Occupy: It might be an odd thing to note an anniversary for, but Occupy Wall Street marks its first anniversary today, Monday. Some of the predictable is planned in New York: protesters will surround the stock exchange, do a few sit-ins and disrupt some traffic.
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September 14, 2012 at 2:29 PM
A new Elway Poll finds Washington’s gubernatorial contest remains tight, but there is plenty of scary news for Republicans in down-ballot races.
The poll of 405 registered voters, conducted Sept. 9-12, found Democrat Jay Inslee leading Republican Rob McKenna, 44 to 41 percent. With the poll’s 5 percentage point margin of error, the finding confirms the race’s billing as one of the nation’s most competitive.
But there are ominous signs for Republicans. The Elway Poll also looked at all the other statewide contests for state office and found Democrats with big leads in each.
In the attorney general’s race, Democrat Bob Ferguson leads Republican Reagan Dunn 40-27 percent. In the lieutenant governor’s contest, Democrat Brad Owen leads Republican Bill Finkbeiner 43-27 percent. The Democrats in the races for state auditor, lands commissioner and secretary of state led by similar margins.
The good news in this poll for McKenna is that he continues to outperform the Republican presidential ticket here. Pollster Stuart Elway notes McKenna leads Inslee 44-29 percent among independents.
The bad news for McKenna is that if the overall trend outlined in this poll continues, the Republican ticket may yet drag him down.
Elway said his survey found Washington voters are increasingly turned off by the GOP brand. The gap between self-identified Democrats and Republicans doubled, from 8 points to 16 points since July.
And there is evidence that the Democratic Party’s talk about the GOP’s “war on women” may be working.
The key voter-support patterns in all the down-ballot state races “are strikingly similar and reveal the political fault lines for this year’s election,” Elway writes. “In each case, the Democratic candidate (all of whom are leading) gets his/her strongest support from Democrats, women and King County. The fact that women appear to be turning toward the Democratic party in large numbers is a defining dynamic of this election.”
August 30, 2012 at 1:05 PM
Kshama Sawant, a socialist candidate running for the state House of Representatives, won a suit in the King County Superior Court to state her party preference — the Socialist Alternative Party — on the ballot in November.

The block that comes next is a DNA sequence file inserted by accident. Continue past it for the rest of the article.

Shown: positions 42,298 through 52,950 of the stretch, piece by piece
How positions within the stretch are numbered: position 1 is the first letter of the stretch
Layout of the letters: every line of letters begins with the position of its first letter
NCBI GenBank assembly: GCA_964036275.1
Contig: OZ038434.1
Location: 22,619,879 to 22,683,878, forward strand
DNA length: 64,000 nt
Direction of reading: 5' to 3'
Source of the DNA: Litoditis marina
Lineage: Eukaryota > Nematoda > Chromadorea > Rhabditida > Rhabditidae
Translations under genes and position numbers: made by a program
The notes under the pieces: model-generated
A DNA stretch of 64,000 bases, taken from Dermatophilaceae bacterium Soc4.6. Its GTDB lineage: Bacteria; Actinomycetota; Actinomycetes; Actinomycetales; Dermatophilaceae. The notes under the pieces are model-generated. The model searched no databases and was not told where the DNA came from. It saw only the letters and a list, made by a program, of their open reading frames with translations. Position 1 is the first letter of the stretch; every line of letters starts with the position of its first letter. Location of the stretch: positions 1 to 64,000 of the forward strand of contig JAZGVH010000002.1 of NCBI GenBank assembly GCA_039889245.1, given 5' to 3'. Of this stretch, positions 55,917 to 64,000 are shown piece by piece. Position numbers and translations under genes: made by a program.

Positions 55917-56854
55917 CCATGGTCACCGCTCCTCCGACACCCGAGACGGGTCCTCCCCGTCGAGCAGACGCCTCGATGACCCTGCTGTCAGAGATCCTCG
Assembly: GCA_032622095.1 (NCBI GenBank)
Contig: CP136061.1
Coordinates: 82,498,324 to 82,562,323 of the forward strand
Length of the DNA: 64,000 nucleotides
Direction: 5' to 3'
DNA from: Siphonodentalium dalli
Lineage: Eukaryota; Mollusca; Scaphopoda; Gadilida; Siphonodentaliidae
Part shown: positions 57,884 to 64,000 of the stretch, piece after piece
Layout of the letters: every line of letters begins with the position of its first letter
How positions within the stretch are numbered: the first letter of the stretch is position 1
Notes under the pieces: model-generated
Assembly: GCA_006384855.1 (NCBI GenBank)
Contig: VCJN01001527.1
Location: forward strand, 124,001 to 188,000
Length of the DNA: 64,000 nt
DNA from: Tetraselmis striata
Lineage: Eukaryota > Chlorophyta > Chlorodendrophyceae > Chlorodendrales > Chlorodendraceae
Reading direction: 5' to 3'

The state Secretary of State’s Office had previously stated that Washington’s election rules prevented Sawant from identifying with her party on the ballot, due to the odd circumstances in which she advanced to the general election.
Sawant had filed to run for the Position 1 seat in the 43rd Legislative District in Seattle, challenging state Rep. Jamie Pedersen, Democrat. But she ended up coming in second in the Position 2 race — in which The Stranger newspaper had endorsed her as a write-in candidate, challenging House Speaker Frank Chopp, Democrat — as well as the Position 1 race.
State election rules allowed Sawant to decide which race she wanted to run in. She has decided to face Chopp in November.
But according to the Secretary of State’s Office, election rules prohibited write-in candidates such as Sawant from stating the party they preferred on the ballot, even if they had declared a party preference in a separate election.
Sawant, a professor of economics at Seattle University and Seattle Central Community College and an activist with the Occupy Seattle movement, disagreed. So she sued Secretary of State Sam Reed and the King County Elections office.
On Thursday, Judge Michael Trickey ruled that the state had to include Sawant’s party preference on the ballot.
Philip Locker, Sawant’s political director, called the ruling “a victory for grassroots, independent, left-wing candidates.”
And the Secretary of State’s Office indicated it would abide by the ruling.
“Our office respects the judge’s ruling,” Brian Zylstra, a spokesman, said in an email. “We will include Kshama Sawant’s party preference in the statewide Voters’ Pamphlet and we expect King County Elections will include her party preference on its General Election ballot this fall.”